Something small crushed beneath Eddie’s shoe when he took a step forward. He flinched, although he didn’t know why.
“Force of habit,” he said to himself, turning his gaze to what lie beneath his feet. Rose petals decorated the tiled floor, leading in a meticulously organized trail to the darkened bedroom. A devious grin spread across his lips. Without saying a word, Eddie slipped off his shoes, removed his nice, navy-blue jacket, and tiptoed into the bedroom. What he found inside caused his heart to sink.
Amber was lying on her left side; beige comforter pulled up to her chin. She had fallen asleep waiting for him to get home. Sighing, Eddie took a seat on the bed; his fiancé’s head bobbing rhythmically with the rocking. It all seemed fake—contrived—that her head unnaturally nodded with the vibrations. She must be playing a prank on me, Eddie thought.
“I know you’re awake,” he said.
He received no response. Eddie laughed bitterly and shook his head. It seemed to him that Amber would often fall asleep before his arrival home.
“Guess I’m not sexy enough,” Eddie joked.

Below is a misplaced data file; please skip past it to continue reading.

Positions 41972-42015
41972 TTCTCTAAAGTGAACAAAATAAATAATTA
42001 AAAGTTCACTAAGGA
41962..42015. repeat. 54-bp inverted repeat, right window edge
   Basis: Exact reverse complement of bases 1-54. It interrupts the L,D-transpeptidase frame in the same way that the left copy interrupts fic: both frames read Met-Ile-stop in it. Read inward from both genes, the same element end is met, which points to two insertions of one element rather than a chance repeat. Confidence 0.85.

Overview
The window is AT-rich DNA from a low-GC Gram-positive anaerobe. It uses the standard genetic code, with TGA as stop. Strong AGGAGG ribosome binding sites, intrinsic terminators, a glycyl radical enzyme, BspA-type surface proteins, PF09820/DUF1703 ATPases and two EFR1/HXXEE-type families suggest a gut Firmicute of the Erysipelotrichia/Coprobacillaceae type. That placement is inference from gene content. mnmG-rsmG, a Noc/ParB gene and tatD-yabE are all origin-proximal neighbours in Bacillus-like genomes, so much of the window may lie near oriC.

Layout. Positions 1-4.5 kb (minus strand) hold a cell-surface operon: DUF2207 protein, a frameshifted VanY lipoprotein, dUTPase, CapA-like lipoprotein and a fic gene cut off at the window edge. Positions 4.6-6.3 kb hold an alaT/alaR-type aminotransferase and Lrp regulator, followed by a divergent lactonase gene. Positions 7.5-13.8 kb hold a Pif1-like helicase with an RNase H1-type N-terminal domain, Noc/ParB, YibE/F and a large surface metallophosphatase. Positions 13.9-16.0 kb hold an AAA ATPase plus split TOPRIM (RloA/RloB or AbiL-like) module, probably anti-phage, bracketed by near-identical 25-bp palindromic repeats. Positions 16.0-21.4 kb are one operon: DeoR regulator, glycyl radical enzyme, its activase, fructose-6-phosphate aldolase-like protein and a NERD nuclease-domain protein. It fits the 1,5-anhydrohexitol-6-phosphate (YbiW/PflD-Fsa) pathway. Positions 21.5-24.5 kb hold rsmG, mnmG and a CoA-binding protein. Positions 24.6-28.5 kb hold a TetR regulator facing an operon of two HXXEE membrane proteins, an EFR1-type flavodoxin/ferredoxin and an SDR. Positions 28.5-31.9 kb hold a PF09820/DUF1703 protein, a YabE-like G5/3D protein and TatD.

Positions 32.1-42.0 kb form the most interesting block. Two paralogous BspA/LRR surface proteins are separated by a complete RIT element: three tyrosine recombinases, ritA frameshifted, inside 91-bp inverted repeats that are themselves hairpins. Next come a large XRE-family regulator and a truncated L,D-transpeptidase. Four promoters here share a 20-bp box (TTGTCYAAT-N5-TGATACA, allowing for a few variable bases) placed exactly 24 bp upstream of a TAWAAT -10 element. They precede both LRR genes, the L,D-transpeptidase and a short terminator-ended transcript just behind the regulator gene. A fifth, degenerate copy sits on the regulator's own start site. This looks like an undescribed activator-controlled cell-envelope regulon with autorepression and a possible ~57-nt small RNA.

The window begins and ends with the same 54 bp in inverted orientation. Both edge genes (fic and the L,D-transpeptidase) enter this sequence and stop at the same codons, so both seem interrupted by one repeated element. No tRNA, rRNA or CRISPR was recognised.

Since him and Amber had started dating years ago, he’d lost a few dozen pounds and replaced them with muscle. His nose was still disfigured, as it had been for all his young adult life, but Edgar King knew that, now fully-matured, he was a deadly handsome man.
“Awake yet?” He nudged Amber gently. Her head bobbed again; she was out cold. Eddie decided not to disturb her, but she really owed him his dessert tomorrow night. He got up to make dinner but changed his mind upon realizing he wasn’t very hungry. He’d eaten a late lunch at work and was honestly quite tired himself, so he decided to hit the hay like Amber.
“Goodnight, my love,” Eddie said. He leaned forward and kissed his sleeping beauty’s temple. Instead of being greeted by the warm touch of her skin against his lips, he felt frozen wax. His eyes went wide.
“Are you feeling under the weather?” he asked, attempting to wake her. “Amber?”
He received no response.
Now, Eddie’s paranoia had given way to panic. He stripped the covers from the bed and almost fainted upon seeing Amber’s head turn to the right. It now faced the same direction as her pale and blood-spattered back. Crying out, Eddie lunged away. The sudden movement caused Amber’s head to topple from the bed, landing on the floor with a dull thud.
Her unmoving eyes were now locked on Eddie accusingly. With a quivering hand, Eddie removed his phone from his pocket and reread Amber’s last text, sent a little less than an hour ago—too short for her to have turned cold.